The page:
A total of 66 mammal species live in the park. The largest, tipping the scales at nearly 700 pounds, is the elk, which was experimentally reintroduced to the park in 2001. The smallest is the rare pygmy shrew - a diminutive creature that weighs less than a dime. Some, such as the coyote and bobcat are reclusive, while whitetail deer are very common and obvious. In addition to deer, visitors most often see red and gray squirrels, chipmunks, woodchucks, raccoons, opossums, red and gray foxes, skunks, and bats. The black bear is the largest predator in the park. It is most often spotted in open areas such as Cades Cove and Cataloochee Valley.
Ten other carnivore species inhabit the park, including coyotes, red foxes, and gray foxes. These nocturnal animals are not often seen unless surprised after dark along roadsides. Scientists believe that the bobcat is the only wild feline that is lives in the park. Visitors occasionally report seeing mountain lions, however, no concrete scientific evidence of their existence (such as tracks, scat, or other signs) has been found in the area in nearly 30 years. Raccoons prowling campgrounds for unsecured human food are second only to bears in causing wildlife problems for visitors. Raccoons and skunks can carry rabies, a deadly disease, so always report unusual animal behavior to a park ranger. Bats are unique mammals with forelimbs specialized for true flight. All eleven species of bats in the park feed exclusively on insects. Seven of these species hibernate during colder months while the other four species migrate. The big brown bat, eastern red bat, and eastern pipistrelle are most commonly seen. The park protects the largest colony of the federally endangered Indiana myotis in the state of Tennessee. Most of the caves in the park provide critical bat habitat.
Because bats can be harmed by human disturbance in these caves, visitors are prohibited from entering them. There are 27 species of rodents in the park -- the most of any mammal order. The deer mouse and white-footed mouse are the most common mammals in the park, though they are often only seen by campers and hikers who are startled by them as they forage for food during the night. Eastern chipmunks, gray squirrels, and red squirrels are common in the forests. The solitary woodchuck, also known as a ground hog, is less common but can be seen in open meadows and along mowed roadsides at lower elevations. Signs of the park's largest rodent, the beaver, are evident in cuttings and dams along the lower portions of creeks in the west and southwest park areas. The federally endangered Carolina northern flying squirrel is night active in the yellow birch and conifer forests of the upper elevations. The park's eleven shrew and mole species are insectivores that are rarely seen as they tunnel in search of invertebrate prey beneath the soil and vegetation mats.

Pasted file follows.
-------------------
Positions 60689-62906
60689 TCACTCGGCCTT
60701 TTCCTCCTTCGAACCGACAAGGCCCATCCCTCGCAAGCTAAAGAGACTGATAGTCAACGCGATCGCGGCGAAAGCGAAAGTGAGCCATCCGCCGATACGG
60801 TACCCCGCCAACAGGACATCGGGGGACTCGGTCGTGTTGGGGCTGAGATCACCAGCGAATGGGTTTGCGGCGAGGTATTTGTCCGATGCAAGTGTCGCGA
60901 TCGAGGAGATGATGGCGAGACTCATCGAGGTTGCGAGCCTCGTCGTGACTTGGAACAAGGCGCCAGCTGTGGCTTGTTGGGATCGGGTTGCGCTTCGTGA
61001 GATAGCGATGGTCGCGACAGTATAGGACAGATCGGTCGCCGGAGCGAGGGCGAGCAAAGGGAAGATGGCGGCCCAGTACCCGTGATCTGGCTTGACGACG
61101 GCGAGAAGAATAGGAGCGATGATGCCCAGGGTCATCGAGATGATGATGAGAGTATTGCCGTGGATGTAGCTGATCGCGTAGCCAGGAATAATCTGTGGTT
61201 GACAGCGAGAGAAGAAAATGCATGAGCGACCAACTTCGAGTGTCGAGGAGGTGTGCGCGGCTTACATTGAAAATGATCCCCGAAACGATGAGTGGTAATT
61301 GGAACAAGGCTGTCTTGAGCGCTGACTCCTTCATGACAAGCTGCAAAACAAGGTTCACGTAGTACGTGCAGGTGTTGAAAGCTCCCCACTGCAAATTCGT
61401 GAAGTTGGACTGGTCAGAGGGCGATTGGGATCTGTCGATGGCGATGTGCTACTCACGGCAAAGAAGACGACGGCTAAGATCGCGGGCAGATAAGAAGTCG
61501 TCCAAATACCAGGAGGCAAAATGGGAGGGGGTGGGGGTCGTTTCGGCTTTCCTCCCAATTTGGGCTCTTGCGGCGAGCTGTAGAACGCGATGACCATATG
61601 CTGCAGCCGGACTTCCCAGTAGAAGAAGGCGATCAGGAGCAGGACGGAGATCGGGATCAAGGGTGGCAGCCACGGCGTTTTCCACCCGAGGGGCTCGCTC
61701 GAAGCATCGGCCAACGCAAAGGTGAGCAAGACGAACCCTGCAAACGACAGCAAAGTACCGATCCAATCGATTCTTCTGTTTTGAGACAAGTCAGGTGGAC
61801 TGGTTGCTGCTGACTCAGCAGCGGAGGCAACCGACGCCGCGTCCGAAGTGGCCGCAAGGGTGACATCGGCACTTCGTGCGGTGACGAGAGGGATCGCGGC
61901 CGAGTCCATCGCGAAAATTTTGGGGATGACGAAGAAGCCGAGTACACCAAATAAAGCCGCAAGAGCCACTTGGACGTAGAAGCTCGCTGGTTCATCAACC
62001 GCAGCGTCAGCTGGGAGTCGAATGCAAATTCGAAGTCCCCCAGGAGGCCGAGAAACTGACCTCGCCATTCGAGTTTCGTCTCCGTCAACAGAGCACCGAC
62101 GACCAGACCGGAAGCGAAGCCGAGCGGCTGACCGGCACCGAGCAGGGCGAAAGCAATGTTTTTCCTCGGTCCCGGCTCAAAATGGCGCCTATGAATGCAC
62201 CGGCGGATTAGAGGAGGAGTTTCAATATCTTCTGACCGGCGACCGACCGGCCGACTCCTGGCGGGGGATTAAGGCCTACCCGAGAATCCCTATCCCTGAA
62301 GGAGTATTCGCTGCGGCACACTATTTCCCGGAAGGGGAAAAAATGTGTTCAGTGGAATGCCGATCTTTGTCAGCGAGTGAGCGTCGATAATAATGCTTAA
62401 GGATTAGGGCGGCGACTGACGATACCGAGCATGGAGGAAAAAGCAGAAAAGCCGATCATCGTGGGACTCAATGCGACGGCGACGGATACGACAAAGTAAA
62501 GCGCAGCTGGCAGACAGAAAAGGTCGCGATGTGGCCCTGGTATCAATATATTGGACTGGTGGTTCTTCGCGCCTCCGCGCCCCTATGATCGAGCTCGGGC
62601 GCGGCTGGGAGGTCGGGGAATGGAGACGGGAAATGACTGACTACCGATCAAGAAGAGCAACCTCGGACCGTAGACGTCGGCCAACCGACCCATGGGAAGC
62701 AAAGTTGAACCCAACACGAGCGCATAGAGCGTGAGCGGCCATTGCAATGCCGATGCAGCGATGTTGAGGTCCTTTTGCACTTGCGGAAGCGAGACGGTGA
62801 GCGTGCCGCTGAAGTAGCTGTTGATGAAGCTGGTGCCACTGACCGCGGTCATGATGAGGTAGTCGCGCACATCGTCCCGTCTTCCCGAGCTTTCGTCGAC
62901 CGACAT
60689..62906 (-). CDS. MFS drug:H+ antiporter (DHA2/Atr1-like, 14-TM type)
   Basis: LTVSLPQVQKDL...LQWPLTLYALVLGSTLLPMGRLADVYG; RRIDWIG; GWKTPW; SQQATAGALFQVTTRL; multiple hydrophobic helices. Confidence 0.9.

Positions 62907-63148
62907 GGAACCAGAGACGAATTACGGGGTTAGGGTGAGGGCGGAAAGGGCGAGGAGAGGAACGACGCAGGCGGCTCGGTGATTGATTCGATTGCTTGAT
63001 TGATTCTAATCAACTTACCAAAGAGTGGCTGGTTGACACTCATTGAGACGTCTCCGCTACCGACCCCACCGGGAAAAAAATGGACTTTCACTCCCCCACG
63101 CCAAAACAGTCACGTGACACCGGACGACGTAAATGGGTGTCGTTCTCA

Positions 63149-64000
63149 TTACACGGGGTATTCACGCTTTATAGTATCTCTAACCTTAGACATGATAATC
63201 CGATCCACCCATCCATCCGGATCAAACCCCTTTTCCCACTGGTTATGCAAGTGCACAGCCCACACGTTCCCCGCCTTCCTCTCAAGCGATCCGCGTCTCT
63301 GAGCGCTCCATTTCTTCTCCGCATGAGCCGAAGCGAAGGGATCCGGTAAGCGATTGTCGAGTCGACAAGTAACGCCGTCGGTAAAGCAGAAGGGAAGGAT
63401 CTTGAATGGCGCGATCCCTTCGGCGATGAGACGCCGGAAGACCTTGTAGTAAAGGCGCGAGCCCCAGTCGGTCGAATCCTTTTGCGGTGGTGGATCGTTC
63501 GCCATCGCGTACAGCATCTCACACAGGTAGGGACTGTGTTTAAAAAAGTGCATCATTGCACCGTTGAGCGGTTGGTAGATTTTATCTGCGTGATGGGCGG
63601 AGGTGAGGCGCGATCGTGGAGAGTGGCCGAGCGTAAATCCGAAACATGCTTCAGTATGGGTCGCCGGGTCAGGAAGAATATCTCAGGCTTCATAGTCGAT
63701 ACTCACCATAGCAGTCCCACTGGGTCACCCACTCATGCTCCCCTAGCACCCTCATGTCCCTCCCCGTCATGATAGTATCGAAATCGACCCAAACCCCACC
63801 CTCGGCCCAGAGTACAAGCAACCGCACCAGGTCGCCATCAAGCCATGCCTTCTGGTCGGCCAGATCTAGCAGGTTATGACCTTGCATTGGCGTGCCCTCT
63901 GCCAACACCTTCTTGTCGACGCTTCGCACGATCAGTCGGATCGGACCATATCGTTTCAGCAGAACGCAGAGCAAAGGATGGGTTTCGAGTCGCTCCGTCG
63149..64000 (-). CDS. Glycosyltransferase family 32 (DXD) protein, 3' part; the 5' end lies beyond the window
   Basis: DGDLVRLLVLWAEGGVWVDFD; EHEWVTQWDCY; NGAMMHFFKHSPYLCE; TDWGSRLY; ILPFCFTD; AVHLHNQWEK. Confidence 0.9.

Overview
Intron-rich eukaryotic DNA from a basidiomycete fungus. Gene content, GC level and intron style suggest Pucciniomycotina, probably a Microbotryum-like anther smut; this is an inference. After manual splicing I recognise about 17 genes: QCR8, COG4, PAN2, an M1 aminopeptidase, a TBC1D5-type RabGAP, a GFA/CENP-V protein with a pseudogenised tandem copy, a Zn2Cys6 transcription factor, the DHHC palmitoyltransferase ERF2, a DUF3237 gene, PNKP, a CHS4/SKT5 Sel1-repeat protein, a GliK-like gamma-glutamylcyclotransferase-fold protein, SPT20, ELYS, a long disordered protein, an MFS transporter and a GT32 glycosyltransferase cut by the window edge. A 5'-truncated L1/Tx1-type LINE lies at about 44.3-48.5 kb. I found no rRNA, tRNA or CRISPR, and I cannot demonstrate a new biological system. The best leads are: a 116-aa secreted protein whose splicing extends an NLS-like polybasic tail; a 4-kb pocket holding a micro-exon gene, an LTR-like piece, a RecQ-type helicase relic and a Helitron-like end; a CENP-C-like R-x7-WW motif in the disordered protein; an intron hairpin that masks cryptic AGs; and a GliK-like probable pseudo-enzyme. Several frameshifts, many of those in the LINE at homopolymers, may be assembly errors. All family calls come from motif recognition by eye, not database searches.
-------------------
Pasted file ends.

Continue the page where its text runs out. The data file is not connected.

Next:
Two species of rabbit live in the park. The Eastern cottontail is common in many habitats and can often be seen in open areas, while the Appalachian cottontail is an uncommon and secretive forest dweller. Mammals native to the area, but no longer living here include bison and gray wolves. Several efforts to reintroduce species that had been extirpated from the park have been successful. Northern river otters were reintroduced in the 1990s. Although secretive, they are active day or night in all seasons and can occasionally be seen along the larger creeks. In 2001 the park began a five-year experimental release program to determine if elk could be successfully reintroduced. These animals last roamed the southern Appalachians in the early 1800's. Most of the park's elk stay in the Cataloochee Valley area and are best viewed at a distance in the early morning or late evening when they move into the fields to feed. The park's efforts to reintroduce red wolves were unsuccessful. A number of factors were responsible for this failure, including low reproduction rates and high pup mortality. The wolves were removed from the park and relocated to the Alligator River National Wildlife Refuge in North Carolina. The wild European hog is a non-native species that causes widespread damage to the park"s ecosystem by wallowing and rooting. Although total eradication of this destructive species is probably not possible, wildlife biologists trap or shoot non-native hogs to keep their numbers in check and reduce the damage caused by the animals.